Define the pathways that control cilium initiation
Primary cilia are tiny, microtubule-based cellular projections. Once thought to be vestigial, surprising findings over the past decade have shown that cilia play an essential role in mediating a critical cell signaling pathway: the Hedgehog pathway. Correct levels of Hedgehog signaling are vital during embryonic development and is also important in adults where the pathway is implicated in tissue homeostasis and repair as well as in cancer. The importance in human health is further underscored by findings linking defects in ciliary structure and function to a set of human genetic disorders, now collectively known as ciliopathies.
Despite the clear importance of primary cilia in human health, we know little about the mechanisms that control the decision of a cell to assemble or disassemble the cilium. In previous work, we identified the serine-threonine kinase Tau tubulin kinase 2 (TTBK2) as an essential regulator of cilium initiation downstream of cell cycle factors. In our current work, we are working to identify additional components of this and pathways that control cilia formation, as well as exploring how cilium regulation may differ by cell type.
Investigate the roles of primary cilia in the developing and adult nervous system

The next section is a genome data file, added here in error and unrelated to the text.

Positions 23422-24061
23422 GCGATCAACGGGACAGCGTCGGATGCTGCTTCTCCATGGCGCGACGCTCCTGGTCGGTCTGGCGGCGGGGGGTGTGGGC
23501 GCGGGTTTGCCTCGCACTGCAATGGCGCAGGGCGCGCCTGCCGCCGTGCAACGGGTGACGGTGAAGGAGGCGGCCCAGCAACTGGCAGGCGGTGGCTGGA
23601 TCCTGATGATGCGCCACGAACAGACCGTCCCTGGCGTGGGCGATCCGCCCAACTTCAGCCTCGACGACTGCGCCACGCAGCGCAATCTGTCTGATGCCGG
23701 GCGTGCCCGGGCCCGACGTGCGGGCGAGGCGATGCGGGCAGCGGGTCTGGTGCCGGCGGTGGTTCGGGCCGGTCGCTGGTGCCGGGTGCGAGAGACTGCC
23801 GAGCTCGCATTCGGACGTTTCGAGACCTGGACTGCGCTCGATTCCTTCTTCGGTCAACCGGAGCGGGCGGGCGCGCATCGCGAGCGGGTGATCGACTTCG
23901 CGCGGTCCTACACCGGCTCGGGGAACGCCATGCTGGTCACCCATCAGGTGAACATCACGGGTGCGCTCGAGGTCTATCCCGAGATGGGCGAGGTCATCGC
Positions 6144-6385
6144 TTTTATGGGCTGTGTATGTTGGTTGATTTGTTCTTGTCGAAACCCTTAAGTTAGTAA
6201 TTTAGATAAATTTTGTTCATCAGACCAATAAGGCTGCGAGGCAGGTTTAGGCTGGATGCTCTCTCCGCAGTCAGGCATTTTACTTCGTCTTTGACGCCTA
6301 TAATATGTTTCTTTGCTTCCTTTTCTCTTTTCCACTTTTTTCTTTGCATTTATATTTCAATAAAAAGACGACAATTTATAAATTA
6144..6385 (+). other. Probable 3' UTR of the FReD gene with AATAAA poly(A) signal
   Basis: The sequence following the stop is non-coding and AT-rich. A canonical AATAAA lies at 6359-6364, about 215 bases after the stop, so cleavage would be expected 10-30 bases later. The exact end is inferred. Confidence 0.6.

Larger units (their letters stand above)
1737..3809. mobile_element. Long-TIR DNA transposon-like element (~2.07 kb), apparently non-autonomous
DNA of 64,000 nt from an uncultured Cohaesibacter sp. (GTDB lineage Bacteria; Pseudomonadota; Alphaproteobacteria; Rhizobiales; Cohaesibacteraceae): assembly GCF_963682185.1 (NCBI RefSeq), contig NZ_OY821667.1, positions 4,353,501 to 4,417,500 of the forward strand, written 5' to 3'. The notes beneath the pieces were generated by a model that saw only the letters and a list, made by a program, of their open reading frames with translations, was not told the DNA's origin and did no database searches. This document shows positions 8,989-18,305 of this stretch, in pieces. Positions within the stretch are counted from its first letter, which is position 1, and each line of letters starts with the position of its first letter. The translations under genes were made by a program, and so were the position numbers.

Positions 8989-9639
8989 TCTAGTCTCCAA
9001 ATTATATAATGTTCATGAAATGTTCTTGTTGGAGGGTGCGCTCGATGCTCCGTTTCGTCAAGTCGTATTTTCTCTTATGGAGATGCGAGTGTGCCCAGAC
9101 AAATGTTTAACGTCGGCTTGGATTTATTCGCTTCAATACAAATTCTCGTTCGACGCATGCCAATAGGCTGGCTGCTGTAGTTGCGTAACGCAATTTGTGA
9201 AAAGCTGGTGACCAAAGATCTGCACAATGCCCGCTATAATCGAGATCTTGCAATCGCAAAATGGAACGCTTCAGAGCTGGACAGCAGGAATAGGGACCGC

In addition to an essential role in initiating cilia formation, the gene encoding TTBK2 is also mutated in a type of inherited human ataxia. This raises the exciting possibility that ciliary defects may be implicated in some adult-onset neurodegenerative conditions. While primary cilia are known to be important in neural development, primarily through their role Hedgehog signaling, the function of cilia in the adult nervous system has not been well defined.
Our lab will make use of conditional mouse mutants to examine the requirements for primary cilia as well as for Ttbk2 in the adult brain. We will also examine the roles of Ttbk2 and the closely related kinase Ttbk1 in the development and maintenance of the nervous system.